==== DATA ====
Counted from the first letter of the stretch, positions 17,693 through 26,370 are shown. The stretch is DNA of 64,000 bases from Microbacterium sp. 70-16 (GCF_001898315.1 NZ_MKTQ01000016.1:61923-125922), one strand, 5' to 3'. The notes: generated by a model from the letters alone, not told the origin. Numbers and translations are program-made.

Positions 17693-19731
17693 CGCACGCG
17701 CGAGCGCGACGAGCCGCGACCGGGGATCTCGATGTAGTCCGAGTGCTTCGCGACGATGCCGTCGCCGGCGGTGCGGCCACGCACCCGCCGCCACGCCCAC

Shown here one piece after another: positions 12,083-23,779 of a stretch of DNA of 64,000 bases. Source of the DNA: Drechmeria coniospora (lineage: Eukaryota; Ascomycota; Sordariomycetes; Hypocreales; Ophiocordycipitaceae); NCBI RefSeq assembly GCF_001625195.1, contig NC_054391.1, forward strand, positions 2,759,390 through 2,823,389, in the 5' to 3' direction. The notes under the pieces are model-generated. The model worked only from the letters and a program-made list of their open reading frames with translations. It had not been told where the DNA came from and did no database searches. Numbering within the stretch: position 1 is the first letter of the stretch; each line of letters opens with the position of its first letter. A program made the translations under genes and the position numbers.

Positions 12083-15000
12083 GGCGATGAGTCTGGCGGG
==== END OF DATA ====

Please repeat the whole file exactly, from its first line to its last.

Counted from the first letter of the stretch, positions 17,693 through 26,370 are shown. The stretch is DNA of 64,000 bases from Microbacterium sp. 70-16 (GCF_001898315.1 NZ_MKTQ01000016.1:61923-125922), one strand, 5' to 3'. The notes: generated by a model from the letters alone, not told the origin. Numbers and translations are program-made.

Positions 17693-19731
17693 CGCACGCG
17701 CGAGCGCGACGAGCCGCGACCGGGGATCTCGATGTAGTCCGAGTGCTTCGCGACGATGCCGTCGCCGGCGGTGCGGCCACGCACCCGCCGCCACGCCCAC

Shown here one piece after another: positions 12,083-23,779 of a stretch of DNA of 64,000 bases. Source of the DNA: Drechmeria coniospora (lineage: Eukaryota; Ascomycota; Sordariomycetes; Hypocreales; Ophiocordycipitaceae); NCBI RefSeq assembly GCF_001625195.1, contig NC_054391.1, forward strand, positions 2,759,390 through 2,823,389, in the 5' to 3' direction. The notes under the pieces are model-generated. The model worked only from the letters and a program-made list of their open reading frames with translations. It had not been told where the DNA came from and did no database searches. Numbering within the stretch: position 1 is the first letter of the stretch; each line of letters opens with the position of its first letter. A program made the translations under genes and the position numbers.

Positions 12083-15000
12083 GGCGATGAGTCTGGCGGG